Blog Degas: A Passion for Perfection

Degas: A Passion for Perfection

Posted Feb. 19, 2018, 11:55 a.m. by T

Hot Dog Dayz zine

Degas: A Passion for Perfection

by Jane Munro

Yale University Press


Edgar Degas (1834-1917) is heralded as one of the founders and masters of the impressionist movement, with the core of his oeuvre focusing on the life in Paris (think belle arts, ballet, café and theater) – nudes, lots of pink and white, the depiction of ornate clothes, exquisite dancing girls but more often than not mundane yet magic moments that are often overlooked: Ballerinas lost in mundane tasks and everything other than dancing.

Cue classical beauty, voyeurism par excellence and modern realism.

Degas considered himself an artist in the vein of Michelangelo, a book on which is reviewed in another recent blogpost,

What is interesting with Degas is that despite being influenced by the grand master Michelangelo, Degas had a weak spot for asymmetry, was an avid proponent of dramatic effect and averse to traditional composition.

What he achieved by that was scratching the surface and putting the focus on the hard work of ballet dancing and beauty in general that can be found beyond the surface.

A hundred years after Edgar Degas’ departure, the book is a well-made document that sheds light on Degas’ legacy and the influences it exerted on other significant artists of the 20th and 21st centuries, e.g. Francis Bacon, Picasso and David Hockney among others, comprising depictions not only of his more prominent and well-known paintings and sculptures, but also lesser known etchings, monotypes, and counter proofs, some of which are sources from private collections and shed light on for the first time, that give insight into the his creative processes.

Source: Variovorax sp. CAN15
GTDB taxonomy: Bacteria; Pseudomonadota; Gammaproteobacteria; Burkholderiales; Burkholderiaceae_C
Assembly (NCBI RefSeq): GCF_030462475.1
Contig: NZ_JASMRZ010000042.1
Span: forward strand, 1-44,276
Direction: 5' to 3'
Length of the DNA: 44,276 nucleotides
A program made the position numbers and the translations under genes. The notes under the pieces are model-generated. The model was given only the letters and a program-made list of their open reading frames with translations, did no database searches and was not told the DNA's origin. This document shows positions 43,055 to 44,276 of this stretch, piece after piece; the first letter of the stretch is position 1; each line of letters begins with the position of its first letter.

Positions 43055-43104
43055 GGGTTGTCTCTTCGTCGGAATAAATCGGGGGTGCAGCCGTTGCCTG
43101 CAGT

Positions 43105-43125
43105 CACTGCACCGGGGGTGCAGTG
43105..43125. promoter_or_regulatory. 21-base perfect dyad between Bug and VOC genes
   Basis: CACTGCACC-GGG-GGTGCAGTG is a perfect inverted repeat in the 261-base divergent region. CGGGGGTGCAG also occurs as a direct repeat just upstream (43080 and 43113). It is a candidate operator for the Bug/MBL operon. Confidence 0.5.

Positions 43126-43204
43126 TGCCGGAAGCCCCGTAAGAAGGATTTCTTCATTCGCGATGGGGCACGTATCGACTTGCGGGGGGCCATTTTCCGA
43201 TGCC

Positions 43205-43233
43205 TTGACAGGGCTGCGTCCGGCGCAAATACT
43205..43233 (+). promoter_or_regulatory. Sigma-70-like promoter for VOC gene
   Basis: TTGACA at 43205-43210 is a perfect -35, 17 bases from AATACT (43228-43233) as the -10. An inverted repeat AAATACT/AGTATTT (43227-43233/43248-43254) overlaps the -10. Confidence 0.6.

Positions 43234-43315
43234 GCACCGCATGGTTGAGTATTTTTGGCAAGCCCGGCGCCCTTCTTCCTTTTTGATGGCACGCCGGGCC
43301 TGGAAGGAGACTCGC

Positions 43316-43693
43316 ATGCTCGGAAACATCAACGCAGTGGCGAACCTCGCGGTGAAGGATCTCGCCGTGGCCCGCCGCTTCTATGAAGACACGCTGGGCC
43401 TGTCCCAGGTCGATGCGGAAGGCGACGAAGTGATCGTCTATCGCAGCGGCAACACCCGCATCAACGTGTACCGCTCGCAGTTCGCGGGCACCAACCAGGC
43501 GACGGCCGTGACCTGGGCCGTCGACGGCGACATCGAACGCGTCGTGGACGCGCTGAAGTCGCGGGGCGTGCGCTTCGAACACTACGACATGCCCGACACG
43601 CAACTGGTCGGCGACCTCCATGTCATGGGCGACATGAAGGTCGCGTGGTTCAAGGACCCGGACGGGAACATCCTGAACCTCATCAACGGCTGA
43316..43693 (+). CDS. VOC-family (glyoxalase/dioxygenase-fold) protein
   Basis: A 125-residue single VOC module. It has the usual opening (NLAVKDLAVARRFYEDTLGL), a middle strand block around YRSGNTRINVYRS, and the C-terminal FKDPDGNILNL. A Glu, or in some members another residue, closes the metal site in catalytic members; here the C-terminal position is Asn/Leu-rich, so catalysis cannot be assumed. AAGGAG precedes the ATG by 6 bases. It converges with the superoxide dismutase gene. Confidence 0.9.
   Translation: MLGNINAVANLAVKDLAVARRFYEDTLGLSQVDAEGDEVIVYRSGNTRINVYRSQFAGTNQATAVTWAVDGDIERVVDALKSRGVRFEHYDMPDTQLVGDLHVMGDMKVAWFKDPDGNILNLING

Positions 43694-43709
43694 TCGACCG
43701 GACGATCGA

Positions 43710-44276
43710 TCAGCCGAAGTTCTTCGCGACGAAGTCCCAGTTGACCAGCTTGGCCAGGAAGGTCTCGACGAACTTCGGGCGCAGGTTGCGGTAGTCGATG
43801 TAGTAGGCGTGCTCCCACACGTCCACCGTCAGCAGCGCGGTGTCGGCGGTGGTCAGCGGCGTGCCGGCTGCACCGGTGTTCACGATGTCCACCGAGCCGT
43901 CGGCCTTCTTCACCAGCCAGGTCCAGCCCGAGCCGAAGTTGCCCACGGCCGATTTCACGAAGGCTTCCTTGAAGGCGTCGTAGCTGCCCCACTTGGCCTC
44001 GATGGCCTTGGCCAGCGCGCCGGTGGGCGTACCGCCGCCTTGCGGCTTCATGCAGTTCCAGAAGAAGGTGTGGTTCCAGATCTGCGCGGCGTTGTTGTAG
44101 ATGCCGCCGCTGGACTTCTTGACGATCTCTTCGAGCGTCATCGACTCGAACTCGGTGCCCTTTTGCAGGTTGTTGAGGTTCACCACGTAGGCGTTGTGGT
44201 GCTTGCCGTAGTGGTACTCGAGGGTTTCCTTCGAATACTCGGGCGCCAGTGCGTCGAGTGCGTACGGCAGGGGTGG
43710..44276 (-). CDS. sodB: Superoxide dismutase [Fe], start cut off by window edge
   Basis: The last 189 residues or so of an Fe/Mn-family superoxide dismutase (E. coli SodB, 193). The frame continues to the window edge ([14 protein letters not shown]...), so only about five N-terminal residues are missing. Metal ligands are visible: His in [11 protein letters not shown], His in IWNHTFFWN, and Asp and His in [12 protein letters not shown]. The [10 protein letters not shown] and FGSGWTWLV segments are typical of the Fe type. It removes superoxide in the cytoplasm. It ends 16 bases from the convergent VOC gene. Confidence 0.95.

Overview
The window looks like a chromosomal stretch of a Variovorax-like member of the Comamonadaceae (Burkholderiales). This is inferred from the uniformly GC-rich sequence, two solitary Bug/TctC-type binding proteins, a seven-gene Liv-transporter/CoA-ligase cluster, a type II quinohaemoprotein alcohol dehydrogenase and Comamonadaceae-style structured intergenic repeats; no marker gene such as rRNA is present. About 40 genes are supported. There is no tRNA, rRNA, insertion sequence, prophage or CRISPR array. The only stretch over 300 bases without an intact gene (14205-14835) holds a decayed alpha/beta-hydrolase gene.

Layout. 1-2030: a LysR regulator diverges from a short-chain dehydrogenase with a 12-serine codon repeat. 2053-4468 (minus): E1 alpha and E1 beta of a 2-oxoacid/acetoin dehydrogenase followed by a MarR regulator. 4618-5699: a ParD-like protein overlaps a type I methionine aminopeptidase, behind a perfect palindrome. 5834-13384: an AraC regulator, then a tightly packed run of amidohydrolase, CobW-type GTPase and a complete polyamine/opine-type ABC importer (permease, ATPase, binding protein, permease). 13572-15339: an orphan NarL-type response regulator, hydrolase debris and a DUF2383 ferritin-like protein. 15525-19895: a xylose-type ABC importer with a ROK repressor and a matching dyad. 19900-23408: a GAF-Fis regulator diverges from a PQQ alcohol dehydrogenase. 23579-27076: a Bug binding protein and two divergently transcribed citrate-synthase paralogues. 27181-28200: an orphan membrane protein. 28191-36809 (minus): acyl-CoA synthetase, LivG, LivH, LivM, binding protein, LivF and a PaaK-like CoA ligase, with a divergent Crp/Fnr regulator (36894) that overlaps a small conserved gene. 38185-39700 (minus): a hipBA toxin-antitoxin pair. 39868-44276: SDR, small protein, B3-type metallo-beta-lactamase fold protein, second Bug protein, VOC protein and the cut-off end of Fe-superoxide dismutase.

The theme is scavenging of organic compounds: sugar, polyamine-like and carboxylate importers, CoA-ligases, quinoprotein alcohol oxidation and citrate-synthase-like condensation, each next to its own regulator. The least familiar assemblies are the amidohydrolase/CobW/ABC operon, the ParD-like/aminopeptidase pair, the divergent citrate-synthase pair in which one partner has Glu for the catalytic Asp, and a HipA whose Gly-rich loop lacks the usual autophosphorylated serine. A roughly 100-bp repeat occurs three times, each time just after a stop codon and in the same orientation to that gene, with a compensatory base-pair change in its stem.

Having a luminary like Jane Munro at the helm of the operation as her background and work for the University of Cambridge (as curator of the Fitzwilliam Museum as well as Director of Studies in History of Art at Christ’s College) ensures that her selection of contributors and their emissions is relevant and reveal interesting takes on Degas’ work.

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